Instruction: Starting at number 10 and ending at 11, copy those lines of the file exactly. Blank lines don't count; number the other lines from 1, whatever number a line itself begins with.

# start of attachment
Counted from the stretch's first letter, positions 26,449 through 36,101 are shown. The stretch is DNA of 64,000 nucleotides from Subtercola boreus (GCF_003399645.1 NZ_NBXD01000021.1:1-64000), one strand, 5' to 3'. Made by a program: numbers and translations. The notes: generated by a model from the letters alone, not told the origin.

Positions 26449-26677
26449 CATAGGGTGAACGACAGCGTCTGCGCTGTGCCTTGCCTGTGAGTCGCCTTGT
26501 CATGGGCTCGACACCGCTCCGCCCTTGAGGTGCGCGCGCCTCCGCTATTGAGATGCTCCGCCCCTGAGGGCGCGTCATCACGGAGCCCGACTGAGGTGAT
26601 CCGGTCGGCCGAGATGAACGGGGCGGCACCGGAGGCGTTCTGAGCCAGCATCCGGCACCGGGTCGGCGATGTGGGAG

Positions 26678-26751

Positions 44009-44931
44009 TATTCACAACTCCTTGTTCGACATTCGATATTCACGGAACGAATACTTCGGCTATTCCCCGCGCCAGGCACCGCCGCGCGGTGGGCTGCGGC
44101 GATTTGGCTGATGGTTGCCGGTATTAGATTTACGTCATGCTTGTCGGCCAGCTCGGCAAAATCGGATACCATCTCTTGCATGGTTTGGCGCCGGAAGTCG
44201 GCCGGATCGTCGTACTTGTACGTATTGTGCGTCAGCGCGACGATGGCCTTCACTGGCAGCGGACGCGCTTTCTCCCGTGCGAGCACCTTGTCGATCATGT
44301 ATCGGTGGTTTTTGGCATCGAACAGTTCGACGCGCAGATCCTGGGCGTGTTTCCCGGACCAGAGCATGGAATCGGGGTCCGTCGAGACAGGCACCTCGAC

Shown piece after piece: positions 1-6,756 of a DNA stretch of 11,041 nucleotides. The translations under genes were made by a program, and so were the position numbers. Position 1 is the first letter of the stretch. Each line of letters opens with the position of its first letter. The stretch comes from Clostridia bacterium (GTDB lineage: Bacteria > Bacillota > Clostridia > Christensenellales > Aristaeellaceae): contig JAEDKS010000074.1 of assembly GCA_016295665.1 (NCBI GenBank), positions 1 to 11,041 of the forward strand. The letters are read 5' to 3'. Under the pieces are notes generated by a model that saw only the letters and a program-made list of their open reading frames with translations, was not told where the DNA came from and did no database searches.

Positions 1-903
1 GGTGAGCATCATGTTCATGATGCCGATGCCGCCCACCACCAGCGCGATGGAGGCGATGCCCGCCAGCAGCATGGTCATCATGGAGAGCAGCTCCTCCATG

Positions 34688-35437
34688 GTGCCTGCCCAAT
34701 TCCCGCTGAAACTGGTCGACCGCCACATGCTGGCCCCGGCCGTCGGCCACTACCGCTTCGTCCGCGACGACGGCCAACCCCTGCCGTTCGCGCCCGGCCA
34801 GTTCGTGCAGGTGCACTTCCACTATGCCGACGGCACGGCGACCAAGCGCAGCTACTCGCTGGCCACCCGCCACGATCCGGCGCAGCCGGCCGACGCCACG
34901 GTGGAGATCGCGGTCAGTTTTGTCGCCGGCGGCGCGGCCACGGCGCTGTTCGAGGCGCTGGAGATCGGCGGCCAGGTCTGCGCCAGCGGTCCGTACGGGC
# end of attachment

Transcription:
44201 GCCGGATCGTCGTACTTGTACGTATTGTGCGTCAGCGCGACGATGGCCTTCACTGGCAGCGGACGCGCTTTCTCCCGTGCGAGCACCTTGTCGATCATGT
44301 ATCGGTGGTTTTTGGCATCGAACAGTTCGACGCGCAGATCCTGGGCGTGTTTCCCGGACCAGAGCATGGAATCGGGGTCCGTCGAGACAGGCACCTCGAC